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Leeds tenants say 'hands off our homes'

little londoner | 15.05.2006 14:04 | Free Spaces | Social Struggles

At 12.30pm this Wednesday, (17 May), residents of Little London will gather outside Leeds Civic Hall to demand the Council immediately suspends its privatisation plans for their estate.

If sucessful, Leeds City Council will sell off or demolish 435 council homes and force hundreds of tenants to leave their homes and community.

The lobby has been called to pressure the monthly Council Executive meeting (1pm) at which Councillors will decide whether to or not to go ahead with an £85m Private Finance Initiative (PFI) scheme - called the 'Comprehensive Regeneration Option' – to redesign the area and build hundreds of private houses and flats for wealthier city workers.

Anywhere between 450 and 800 tenants, some who have lived in the area for as long as 80 years, will be forced to leave their homes to enable private developers to make £millions in profit. The Council has refused to guarantee that tenants forced out of their existing homes will be rehoused in the estate.

Contrary to Leeds City Council's misinformation campaign, tenants and residents of Little London have NOT backed the PFI scheme. There has been no ballot and despite enduring a completely biased consultation process in favour of the PFI scheme, 63% of tenants in Little London refused to endorse the Council's plans. This is backed by a petition circulated by the Little London Tenants & Residents Association (LLTRA) and signed by more than 500 residents – around a third of the estate - that opposes any demolitions or the sale of properties that would force people out of their own community.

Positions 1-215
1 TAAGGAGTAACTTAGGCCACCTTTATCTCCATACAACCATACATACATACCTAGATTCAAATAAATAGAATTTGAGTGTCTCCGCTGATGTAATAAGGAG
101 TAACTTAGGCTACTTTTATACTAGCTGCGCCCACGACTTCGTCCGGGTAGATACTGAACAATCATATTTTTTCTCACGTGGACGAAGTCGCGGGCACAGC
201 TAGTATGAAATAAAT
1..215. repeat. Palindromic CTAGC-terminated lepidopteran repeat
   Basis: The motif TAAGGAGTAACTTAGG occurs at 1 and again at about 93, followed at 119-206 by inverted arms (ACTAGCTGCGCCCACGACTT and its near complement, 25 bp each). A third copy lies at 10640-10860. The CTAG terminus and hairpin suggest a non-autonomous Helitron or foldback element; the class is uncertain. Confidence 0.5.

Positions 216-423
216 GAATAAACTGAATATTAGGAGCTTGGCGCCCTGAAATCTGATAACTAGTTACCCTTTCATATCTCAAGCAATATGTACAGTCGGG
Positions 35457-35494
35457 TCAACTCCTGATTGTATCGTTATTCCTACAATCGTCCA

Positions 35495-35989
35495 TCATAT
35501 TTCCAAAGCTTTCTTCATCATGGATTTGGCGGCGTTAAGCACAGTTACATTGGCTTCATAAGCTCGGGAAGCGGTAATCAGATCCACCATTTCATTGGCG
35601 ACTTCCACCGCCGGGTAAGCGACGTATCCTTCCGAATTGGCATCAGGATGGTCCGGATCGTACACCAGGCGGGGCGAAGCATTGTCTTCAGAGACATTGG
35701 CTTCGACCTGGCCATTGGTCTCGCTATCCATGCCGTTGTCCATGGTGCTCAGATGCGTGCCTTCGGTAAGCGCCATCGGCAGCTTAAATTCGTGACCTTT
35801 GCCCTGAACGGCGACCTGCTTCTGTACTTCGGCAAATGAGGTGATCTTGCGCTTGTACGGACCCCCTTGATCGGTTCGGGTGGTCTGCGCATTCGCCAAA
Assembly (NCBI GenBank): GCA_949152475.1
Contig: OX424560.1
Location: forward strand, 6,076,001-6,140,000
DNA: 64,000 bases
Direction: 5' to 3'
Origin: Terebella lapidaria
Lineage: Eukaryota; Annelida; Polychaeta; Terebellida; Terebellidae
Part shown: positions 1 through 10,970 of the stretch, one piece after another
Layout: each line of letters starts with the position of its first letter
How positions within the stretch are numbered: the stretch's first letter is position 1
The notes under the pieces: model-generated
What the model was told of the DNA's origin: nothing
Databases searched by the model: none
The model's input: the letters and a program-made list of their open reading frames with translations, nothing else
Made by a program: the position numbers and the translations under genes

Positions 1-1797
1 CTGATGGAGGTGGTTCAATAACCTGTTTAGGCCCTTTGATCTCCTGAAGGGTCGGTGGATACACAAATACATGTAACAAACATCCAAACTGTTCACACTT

"Leeds City Council pretends it wants to regenerate council housing yet it is going to get rid of 310 council homes in Little London and 10,000 across the city. It says it has 'consulted' the community yet since 2000, Little London has been effectively blackmailed by the Council in an appalling undemocratic process. From ignored ballots to biased information, to bare-faced lies in public meetings, the Council has completely abused its power to rail road this back door privatisation through. What people need to ask is - who benefits from privatising tower blocks and bulldozing homes? Is it poor working class families local to Leeds, or wealthy city workers and private property developers? I think we all know the answer."

An alternative option, the more modest £20m Decent Homes scheme, would bring homes on the estate up to the government's minimum standard without reducing the council housing stock or evicting local residents. Despite this, it is expected that Wednesday's Council Executive will decide to ignore opposition and go ahead with the Comprehensive Regeneration Option. Council officers last week admitted that they had already put the PFI bid in, subject to formal approval. However, tenants are not going to lie down and die quietly.

An alliance of residents plan to lodge a formal complaint with both the Local Government Ombudsmen and the Office of the Deputy Prime Minister, which has ultimate responsibility for council house regeneration. Individual tenants are also beginning private legal proceedings.